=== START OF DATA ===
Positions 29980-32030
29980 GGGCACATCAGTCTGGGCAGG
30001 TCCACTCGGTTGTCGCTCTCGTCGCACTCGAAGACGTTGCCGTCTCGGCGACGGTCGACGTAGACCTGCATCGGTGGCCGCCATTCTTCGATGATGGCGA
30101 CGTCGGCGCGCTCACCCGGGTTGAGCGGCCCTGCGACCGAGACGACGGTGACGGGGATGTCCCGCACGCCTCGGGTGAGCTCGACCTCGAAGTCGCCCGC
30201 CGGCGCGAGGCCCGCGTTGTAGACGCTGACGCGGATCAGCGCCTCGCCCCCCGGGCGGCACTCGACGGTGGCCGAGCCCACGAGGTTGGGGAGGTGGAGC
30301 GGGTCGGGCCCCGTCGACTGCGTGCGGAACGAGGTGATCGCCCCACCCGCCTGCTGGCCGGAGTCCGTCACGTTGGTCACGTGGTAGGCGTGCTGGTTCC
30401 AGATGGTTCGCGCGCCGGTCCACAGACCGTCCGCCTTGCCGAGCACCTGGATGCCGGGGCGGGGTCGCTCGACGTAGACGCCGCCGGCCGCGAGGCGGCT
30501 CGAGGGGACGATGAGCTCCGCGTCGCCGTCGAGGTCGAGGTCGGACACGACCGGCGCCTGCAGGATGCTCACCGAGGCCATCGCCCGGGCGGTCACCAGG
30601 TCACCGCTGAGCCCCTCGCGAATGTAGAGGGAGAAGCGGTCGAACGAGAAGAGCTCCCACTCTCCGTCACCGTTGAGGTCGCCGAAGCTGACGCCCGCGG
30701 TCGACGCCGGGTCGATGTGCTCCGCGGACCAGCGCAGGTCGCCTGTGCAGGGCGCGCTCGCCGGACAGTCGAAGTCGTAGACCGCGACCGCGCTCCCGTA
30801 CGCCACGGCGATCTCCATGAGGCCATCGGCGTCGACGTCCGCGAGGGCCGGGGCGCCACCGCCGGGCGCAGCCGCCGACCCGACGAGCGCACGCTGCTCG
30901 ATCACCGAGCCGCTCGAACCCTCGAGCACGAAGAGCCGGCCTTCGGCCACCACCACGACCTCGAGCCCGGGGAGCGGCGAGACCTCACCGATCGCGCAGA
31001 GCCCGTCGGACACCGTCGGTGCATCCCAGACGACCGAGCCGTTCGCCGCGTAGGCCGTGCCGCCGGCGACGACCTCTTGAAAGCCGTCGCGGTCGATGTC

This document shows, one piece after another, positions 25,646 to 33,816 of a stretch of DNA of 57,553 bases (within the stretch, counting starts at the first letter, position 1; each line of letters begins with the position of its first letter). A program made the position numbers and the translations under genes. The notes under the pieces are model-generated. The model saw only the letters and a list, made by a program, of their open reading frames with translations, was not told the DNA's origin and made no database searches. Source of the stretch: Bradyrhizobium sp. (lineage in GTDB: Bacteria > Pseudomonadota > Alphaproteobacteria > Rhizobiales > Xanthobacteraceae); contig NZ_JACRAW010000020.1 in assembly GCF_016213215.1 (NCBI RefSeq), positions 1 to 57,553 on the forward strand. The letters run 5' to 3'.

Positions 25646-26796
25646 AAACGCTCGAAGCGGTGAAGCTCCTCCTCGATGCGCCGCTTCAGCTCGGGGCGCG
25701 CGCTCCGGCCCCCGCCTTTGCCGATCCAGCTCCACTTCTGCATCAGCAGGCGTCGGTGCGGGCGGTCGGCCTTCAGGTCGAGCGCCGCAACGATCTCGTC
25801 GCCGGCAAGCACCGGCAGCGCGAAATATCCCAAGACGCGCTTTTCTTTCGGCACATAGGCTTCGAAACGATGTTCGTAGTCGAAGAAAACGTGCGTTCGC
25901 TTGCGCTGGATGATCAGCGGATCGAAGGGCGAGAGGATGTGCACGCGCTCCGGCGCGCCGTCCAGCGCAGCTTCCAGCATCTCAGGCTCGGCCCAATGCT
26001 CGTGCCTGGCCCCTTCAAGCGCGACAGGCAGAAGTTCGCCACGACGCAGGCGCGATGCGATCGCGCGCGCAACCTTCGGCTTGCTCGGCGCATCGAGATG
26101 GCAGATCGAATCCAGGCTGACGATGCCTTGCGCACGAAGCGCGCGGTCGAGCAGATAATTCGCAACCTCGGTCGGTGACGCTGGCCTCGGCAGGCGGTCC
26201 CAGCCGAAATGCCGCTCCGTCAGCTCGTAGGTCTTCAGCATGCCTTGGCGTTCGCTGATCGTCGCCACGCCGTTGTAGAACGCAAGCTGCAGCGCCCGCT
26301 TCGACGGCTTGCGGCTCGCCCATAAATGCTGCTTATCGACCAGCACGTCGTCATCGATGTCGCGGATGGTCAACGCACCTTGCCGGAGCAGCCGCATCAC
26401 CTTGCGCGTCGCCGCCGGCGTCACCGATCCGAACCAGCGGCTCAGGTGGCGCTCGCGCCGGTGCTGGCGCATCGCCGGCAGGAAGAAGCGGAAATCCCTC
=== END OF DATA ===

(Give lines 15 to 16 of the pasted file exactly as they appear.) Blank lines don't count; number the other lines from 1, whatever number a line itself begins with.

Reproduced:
Positions 25646-26796
25646 AAACGCTCGAAGCGGTGAAGCTCCTCCTCGATGCGCCGCTTCAGCTCGGGGCGCG